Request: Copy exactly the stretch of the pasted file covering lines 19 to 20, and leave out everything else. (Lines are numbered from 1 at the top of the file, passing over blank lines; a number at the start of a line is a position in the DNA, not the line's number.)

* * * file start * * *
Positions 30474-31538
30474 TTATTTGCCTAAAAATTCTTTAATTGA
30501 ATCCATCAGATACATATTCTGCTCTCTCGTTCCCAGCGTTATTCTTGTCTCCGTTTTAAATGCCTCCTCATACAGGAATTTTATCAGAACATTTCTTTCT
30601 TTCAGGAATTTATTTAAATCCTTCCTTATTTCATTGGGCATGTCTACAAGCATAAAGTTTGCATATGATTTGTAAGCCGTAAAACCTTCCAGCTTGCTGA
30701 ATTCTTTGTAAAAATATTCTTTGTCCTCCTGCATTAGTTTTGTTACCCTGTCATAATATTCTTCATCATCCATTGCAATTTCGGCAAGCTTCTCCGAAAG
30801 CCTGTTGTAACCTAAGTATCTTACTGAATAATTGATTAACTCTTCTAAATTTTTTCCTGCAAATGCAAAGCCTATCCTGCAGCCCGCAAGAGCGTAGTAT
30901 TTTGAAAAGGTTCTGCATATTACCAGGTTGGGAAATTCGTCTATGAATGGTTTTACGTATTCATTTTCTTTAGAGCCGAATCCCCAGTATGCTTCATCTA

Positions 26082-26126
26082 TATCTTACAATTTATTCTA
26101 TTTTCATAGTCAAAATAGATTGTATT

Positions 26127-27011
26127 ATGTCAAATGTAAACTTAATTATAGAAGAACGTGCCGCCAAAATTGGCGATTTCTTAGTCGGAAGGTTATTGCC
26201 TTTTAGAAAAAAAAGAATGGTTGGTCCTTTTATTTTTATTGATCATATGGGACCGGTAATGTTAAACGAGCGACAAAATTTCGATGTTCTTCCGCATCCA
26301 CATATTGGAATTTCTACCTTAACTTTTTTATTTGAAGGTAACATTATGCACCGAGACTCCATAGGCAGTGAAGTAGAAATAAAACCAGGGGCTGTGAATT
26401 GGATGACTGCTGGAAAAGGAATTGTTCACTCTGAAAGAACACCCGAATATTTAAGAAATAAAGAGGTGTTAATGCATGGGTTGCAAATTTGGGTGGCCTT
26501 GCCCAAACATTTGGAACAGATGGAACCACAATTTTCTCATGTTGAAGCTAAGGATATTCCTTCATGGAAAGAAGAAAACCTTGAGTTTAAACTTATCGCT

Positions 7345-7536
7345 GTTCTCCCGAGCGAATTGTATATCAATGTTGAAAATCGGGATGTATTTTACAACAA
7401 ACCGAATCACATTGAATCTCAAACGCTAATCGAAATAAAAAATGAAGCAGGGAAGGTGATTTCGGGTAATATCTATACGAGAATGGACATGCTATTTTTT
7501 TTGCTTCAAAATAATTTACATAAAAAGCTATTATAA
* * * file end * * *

7401 ACCGAATCACATTGAATCTCAAACGCTAATCGAAATAAAAAATGAAGCAGGGAAGGTGATTTCGGGTAATATCTATACGAGAATGGACATGCTATTTTTT
7501 TTGCTTCAAAATAATTTACATAAAAAGCTATTATAA